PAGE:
Bacterial etiologic agents, prevalence and associated risk factors of asymptomatic bacteriuria among pregnant and non-pregnant women in primary health care centers in South-South Nigeria
Nseobong Godwin Akpan, Anthony John Umoyen, Thomas Tentishe Luka, Idara Solomon Esua, Abraham Solomon Okon, Ukponobong Effiong Antia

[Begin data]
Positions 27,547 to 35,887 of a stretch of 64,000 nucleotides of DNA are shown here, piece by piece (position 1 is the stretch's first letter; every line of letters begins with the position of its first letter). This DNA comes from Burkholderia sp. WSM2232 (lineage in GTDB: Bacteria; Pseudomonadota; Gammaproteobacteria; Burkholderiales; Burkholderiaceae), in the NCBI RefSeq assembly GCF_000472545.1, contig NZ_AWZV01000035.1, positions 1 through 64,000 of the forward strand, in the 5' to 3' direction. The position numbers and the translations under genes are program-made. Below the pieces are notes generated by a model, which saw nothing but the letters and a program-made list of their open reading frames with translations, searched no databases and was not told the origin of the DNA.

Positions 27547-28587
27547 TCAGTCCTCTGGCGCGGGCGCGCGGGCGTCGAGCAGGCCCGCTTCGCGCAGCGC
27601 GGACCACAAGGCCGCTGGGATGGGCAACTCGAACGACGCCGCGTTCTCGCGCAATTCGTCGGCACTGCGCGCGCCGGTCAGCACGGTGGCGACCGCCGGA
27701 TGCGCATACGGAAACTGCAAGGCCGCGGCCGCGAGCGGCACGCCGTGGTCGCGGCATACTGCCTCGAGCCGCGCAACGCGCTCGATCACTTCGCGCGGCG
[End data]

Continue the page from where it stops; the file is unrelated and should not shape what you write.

Background: Asymptomatic Bacteriuria (ASB) has been demonstrated to have the adverse maternal and pregnancy outcomes like low birth weight, pyelonephritis, preterm labour and preterm premature rupture of membranes. Pregnant women are known to be more susceptible to ABS leading to UTIs if not treated properly. This study aimed to determine the prevalence, bacteriological agents, risk factors of ASB and antimicrobial sensitivity pattern among pregnant and non-pregnant women attending antenatal clinic in two primary health centers. Methodology: We conducted cross sectional study involving 246 pregnant women and 100 aged-matched non-pregnant women attending antenatal clinic at two primary health centers in Uyo and Osuk Ediene, South-south Nigeria. All women who met the inclusion criteria and gave their informed consent were invited to participate. Interviews using a questionnaire were conducted to collect socio-demographic data while urine samples were collected for laboratory processing. Clean catch mid-stream urine sample was collected and microbial analysis carried out immediately. Significant ASB was identified and antimicrobial sensitivity test conducted. Results: The prevalence of ASB among pregnant women in this study was 29.7%. Regarding their parity in the two PHC among pregnant women, 77(31.3%), 89(36.2%) and 80(32.5%) were nulliparous, monoparous and multiparous respectively. Also, 23(9.3%), 83(33.7%) and 140(56.9%) of the pregnant women were in the first, second and third trimester. One hundred and four (42.3%), 87(35.4%), 36(14.6%) and 19(7.7%) pregnant subjects were housewife, self-employed, employed and unemployed in their occupational status. Trimester was a factor for ASB in the second and third trimester. There was association between age, parity, trimester, education, occupation, numbers of partners and ASB; pointing them as risk factors. The microorganisms isolated from the urine sample according to the frequency of occurrence was Escherichia coli (28.7%), Staphylococcus aureus (20.5%), Klebsiellapneumoniae (19.2%), S. saprophyticus (11%), Pseudomonas aeruginosa (9.6%), etc. The rate of antibiotic sensitivity among gram negative bacteria ranged from 52% and above for all antibiotic tested with respect to Escherichia coli; except Azithromycine that was 14.3%. The Escherichia coli and other uropathogens isolates were multiple drug sensitive between 50-100%. Previous bacteriuria treatment seeking pattern in the pregnant women was 103(41.9%), 73(29.7%), 42(17.1%) and 8(3.3%) for individuals who had seek treatments in hospital, chemists, multi-centres and traditional herbs dealers respectively. Conclusion: The prevalence of ASB was 29.7% among pregnant women and the wide array of organisms isolated in this population using PHC warrant the development of protocols for routine ASB screening and proper treatment.